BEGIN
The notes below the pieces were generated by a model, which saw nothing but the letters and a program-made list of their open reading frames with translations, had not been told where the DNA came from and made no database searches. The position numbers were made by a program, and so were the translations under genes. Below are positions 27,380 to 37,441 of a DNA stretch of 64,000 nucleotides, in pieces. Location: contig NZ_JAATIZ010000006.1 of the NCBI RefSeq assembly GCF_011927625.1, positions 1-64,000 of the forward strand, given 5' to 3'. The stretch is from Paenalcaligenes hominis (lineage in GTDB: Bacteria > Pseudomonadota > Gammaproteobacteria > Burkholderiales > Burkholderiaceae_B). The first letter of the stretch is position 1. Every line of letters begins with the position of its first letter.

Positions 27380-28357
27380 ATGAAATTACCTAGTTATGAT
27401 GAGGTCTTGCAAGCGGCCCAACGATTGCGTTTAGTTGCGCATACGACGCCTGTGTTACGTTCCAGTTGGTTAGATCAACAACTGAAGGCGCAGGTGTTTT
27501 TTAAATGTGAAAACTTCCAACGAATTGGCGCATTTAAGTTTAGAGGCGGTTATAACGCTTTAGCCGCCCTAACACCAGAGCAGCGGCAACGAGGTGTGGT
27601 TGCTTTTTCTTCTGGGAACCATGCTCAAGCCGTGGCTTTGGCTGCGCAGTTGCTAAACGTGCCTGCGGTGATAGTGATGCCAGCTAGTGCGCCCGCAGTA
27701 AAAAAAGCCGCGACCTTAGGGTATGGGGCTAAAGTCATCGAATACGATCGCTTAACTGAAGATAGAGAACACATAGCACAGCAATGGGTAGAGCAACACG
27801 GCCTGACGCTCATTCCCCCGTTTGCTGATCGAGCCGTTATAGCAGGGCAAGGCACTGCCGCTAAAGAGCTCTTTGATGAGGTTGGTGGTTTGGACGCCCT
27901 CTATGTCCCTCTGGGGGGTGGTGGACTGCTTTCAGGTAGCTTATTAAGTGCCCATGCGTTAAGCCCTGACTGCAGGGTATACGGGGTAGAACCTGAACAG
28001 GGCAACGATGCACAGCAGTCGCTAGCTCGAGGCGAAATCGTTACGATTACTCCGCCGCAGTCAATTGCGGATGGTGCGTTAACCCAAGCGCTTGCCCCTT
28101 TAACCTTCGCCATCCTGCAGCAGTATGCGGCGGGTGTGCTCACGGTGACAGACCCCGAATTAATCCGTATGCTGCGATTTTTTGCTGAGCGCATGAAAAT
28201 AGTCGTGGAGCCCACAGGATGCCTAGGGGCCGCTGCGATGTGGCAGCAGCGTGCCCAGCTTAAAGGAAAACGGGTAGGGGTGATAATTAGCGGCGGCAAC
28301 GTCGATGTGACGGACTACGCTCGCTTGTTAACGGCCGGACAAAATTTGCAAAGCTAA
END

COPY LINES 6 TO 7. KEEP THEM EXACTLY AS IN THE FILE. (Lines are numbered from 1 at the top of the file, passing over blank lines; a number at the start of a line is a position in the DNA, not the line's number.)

27601 TGCTTTTTCTTCTGGGAACCATGCTCAAGCCGTGGCTTTGGCTGCGCAGTTGCTAAACGTGCCTGCGGTGATAGTGATGCCAGCTAGTGCGCCCGCAGTA
27701 AAAAAAGCCGCGACCTTAGGGTATGGGGCTAAAGTCATCGAATACGATCGCTTAACTGAAGATAGAGAACACATAGCACAGCAATGGGTAGAGCAACACG